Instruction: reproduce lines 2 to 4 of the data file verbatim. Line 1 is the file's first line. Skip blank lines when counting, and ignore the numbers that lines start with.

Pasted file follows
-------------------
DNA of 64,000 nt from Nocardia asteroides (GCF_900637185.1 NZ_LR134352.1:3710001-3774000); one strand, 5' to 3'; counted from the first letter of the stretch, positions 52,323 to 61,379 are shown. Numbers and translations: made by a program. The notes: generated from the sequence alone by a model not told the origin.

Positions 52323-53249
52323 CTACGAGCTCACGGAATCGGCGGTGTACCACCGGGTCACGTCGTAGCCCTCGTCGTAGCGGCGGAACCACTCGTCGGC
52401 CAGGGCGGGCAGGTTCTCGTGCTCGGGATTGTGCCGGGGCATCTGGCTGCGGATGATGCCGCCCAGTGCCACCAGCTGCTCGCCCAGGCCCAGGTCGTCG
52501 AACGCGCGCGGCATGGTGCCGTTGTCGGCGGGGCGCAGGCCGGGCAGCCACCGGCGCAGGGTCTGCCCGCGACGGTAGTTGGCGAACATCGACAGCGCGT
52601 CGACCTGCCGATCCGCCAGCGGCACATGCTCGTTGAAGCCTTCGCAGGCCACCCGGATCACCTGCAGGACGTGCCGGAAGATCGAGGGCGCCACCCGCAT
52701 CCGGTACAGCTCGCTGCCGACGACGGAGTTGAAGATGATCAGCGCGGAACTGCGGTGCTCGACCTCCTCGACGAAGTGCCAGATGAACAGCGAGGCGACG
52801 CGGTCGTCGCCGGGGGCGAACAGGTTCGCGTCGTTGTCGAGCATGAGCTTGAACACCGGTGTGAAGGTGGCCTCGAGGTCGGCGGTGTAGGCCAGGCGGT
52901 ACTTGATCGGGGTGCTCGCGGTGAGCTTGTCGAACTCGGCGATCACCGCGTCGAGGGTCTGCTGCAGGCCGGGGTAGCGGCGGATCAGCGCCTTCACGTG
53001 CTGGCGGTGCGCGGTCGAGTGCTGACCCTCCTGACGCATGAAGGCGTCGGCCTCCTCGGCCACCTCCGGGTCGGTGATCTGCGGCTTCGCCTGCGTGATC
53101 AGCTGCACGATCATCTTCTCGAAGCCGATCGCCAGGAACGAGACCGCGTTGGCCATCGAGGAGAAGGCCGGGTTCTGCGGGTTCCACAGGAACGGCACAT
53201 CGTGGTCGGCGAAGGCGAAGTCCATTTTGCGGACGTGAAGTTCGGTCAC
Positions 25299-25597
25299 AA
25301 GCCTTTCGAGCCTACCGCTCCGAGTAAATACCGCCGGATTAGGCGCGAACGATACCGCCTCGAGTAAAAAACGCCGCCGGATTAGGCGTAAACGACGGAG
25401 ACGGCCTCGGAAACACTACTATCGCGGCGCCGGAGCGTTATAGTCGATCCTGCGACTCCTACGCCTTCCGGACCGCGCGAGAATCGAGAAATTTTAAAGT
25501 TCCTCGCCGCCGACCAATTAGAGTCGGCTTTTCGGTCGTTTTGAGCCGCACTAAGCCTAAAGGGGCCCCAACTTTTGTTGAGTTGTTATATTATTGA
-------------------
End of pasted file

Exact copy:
Positions 52323-53249
52323 CTACGAGCTCACGGAATCGGCGGTGTACCACCGGGTCACGTCGTAGCCCTCGTCGTAGCGGCGGAACCACTCGTCGGC
52401 CAGGGCGGGCAGGTTCTCGTGCTCGGGATTGTGCCGGGGCATCTGGCTGCGGATGATGCCGCCCAGTGCCACCAGCTGCTCGCCCAGGCCCAGGTCGTCG